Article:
pointers in JS

Is there a way for two variables to point to the same object?
LVL 4
noam_dzAsked:
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fritz_the_blankConnect With a Mentor Commented:
I don't see why not:

var objForm = document.forms[0];
var objForm1 = document.forms[0];


FtB
0
 
NetGrooveConnect With a Mentor Commented:
Yes, there is a way.

Here an example:

<script>

var myObj = new Object();
myObj.size = 19;
var oRef = myObj;
alert(myObj.size);
alert(oRef.size);
oRef.size=20;
alert(oRef.size);
alert(myObj.size);

</script>

0
 
VincentPugliaCommented:
Hi,

  I'm not sure I understand the question -- are you asking about pointers?  or variables?

function people(fName, lName)
{
  this.fName = fName;
  this.lName = lName;
  this.name = lName;

  this.setName = function ()
  {  
    this.name = arguments[0];
    return this.name
  }
  this.setBoth_nope = function()
  {
    this.lName = this.name;
    this.name = arguments[0];
    return this.lName + ' = ' + this.name;
  }
}

a = new people('john', 'doe')
alert(a.lName)
alert(a.name)
alert(a.setName('deer'))
alert(a.name)
alert(a.lName)
alert(a.setBoth_nope('buck'))}

Vinny
0
 
ZontarCommented:
Objects are manipulated by value; primtive data types are manipulated by reference. Since strings are immutable, the question has no bearing on them.

Here, oneYear is a reference to bday, and any changes in it are also made to bday:

var bday = new Date(2003, 03, 14);
alert(bday.toLocateString());  //  displays: Monday, April 14, 2003 00:00:00
var oneYear = bday;
oneYear.setYear(oneYear.getFullYear() + 1);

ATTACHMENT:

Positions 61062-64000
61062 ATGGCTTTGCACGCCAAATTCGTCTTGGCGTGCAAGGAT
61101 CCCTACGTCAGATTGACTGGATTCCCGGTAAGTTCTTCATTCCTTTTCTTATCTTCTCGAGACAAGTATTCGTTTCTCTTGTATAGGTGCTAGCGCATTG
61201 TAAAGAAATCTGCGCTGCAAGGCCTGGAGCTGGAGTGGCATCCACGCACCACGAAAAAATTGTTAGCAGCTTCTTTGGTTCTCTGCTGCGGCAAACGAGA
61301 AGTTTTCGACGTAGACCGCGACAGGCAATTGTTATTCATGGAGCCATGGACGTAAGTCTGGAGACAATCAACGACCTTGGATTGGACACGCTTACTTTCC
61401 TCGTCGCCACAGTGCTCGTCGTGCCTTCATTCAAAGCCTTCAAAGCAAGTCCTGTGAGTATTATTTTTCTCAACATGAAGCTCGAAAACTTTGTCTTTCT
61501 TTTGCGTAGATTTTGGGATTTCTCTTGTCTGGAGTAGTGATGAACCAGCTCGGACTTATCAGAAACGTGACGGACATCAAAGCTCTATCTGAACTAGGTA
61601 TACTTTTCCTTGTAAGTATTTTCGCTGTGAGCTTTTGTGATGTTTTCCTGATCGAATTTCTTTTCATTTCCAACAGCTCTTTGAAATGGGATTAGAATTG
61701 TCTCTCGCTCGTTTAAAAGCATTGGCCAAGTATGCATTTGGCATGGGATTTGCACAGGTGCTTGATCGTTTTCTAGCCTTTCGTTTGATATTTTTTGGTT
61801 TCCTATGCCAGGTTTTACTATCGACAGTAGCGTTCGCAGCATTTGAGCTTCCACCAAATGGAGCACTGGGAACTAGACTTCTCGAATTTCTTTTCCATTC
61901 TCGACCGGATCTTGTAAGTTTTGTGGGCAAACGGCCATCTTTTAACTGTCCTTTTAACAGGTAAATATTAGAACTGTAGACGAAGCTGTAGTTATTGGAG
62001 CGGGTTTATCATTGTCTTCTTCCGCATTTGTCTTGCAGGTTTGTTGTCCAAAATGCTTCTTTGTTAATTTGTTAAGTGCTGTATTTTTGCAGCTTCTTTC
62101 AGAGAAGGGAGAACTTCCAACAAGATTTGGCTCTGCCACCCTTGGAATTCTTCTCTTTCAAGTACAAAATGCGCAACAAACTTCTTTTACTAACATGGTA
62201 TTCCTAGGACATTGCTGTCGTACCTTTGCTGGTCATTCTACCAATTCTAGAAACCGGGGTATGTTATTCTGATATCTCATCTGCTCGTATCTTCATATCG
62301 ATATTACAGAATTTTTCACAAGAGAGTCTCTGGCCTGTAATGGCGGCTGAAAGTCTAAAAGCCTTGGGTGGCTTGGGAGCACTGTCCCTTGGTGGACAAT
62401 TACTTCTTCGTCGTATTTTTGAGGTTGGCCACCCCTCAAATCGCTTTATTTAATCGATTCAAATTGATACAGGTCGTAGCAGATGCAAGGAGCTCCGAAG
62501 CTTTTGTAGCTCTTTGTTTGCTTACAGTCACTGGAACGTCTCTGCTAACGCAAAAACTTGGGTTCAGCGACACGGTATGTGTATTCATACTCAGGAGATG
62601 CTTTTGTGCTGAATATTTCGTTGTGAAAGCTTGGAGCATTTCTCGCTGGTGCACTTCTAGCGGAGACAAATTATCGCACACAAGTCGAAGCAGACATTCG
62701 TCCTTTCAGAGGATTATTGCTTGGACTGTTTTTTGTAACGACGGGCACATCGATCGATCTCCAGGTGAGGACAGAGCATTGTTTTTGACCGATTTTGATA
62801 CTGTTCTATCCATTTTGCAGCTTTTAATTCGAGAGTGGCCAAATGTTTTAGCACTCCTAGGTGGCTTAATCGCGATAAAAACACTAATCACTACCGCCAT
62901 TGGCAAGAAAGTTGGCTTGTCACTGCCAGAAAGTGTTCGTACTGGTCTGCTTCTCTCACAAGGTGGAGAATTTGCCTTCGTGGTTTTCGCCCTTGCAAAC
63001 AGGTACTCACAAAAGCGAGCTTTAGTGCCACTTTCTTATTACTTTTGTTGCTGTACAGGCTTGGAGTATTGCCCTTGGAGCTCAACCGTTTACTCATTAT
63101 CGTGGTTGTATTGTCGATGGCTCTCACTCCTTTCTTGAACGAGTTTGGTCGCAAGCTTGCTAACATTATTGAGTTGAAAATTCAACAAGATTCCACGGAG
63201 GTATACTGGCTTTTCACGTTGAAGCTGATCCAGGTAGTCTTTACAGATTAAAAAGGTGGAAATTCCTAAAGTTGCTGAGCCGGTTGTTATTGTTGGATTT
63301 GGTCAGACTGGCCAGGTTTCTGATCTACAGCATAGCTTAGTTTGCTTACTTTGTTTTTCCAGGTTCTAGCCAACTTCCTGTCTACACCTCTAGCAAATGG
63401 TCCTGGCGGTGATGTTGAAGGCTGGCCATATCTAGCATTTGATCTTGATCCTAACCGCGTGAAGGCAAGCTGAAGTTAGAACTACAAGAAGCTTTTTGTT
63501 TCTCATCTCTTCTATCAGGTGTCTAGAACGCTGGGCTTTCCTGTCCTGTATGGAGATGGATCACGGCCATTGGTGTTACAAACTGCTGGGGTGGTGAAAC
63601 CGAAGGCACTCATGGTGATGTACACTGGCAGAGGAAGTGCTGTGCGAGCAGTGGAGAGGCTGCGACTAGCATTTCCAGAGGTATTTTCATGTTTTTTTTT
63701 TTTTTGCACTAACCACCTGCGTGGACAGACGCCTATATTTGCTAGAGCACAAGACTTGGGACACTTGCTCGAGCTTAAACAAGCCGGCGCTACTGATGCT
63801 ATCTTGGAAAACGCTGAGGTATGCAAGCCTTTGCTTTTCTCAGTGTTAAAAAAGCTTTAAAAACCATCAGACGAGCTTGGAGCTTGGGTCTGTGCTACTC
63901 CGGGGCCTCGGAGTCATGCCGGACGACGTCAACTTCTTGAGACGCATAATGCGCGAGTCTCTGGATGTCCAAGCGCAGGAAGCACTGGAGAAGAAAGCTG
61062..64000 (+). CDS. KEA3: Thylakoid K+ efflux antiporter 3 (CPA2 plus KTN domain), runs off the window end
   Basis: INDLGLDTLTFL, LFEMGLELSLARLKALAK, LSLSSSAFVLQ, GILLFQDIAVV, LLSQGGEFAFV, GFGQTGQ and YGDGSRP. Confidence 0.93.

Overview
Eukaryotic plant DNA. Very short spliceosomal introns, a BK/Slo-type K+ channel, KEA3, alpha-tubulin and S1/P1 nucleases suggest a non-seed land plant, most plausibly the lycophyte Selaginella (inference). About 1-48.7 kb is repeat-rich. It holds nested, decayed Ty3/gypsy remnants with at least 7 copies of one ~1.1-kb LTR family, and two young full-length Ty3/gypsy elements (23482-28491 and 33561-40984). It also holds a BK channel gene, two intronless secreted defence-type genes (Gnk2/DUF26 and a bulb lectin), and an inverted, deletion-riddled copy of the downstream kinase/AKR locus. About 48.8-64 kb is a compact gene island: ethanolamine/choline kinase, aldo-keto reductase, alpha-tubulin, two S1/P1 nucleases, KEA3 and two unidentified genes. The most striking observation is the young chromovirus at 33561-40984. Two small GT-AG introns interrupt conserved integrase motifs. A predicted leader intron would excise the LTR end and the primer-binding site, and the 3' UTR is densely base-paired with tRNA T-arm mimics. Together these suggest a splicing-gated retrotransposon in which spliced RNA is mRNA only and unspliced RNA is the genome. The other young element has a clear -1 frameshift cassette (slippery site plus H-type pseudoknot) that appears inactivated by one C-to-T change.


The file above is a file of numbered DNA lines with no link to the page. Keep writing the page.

alert(bday.toLocateString());  //  displays: Wednesday, April 14, 2004 00:00:00

Here, twoYears and bday are separate objects, and changes made to one have no effect on the other:

var twoYears = new Date(bday.getFullYear(), bday.getMonth(), bday.getDate());
alert(twoYears.toLocaleString());  //  displays: Wednesday, April 14, 2004 00:00:00
twoYears.setYear(twoYears.getFullYear() + 1);
bday.setYear(bday.getFullYear() - 1);
alert(twoYears.toLocaleString());  //  displays: Thursday, April 14, 2005 00:00:00
alert(bday.toLocateString());  //  displays: Monday, April 13, 2003 00:00:00

x and y are primitive values (numbers):

var x = 2;
var y = x;
y++;
alert(y);  //  displays: 3
alert(x);  //  displays: 2

Notice this depends on the type; you can't get around it by using the Number constructor:

var i = new Number(10);
alert(i);  //  displays: 10
var j = i;
j++;
alert(j);  //  displays: 11
alert(i);  //  displays: 10 (not 11)

But we can use the Object constructor to link the properties of two variables:

var x = new Object();
x.value = 5;
alert(x.value);  //  displays: 5
y = x;
y.value++;
alert(y.value);  //  displays: 6
alert(x.value);  //  displays: 6 (not 5)

This also applies to custom objects using constructor functions:

function Thing(it)
{
  this.it = it;
}

var thing1 = new Thing("you");
var thing2 = thing1;
alert(thing2.it);  //  displays: you
thing2.it = thing2.it.replace("you", "me");
alert(thing1.it);  //  displays: me
0
 
jaysolomonCommented:
No comment has been added lately, so it's time to clean up this TA.
I will leave the following recommendation for this question in the Cleanup topic area:

Split: fritz_the_blank {http:#9838182} & NetGroove {http:#9838232}

Please leave any comments here within the next four days.
PLEASE DO NOT ACCEPT THIS COMMENT AS AN ANSWER!

jAy
EE Cleanup Volunteer
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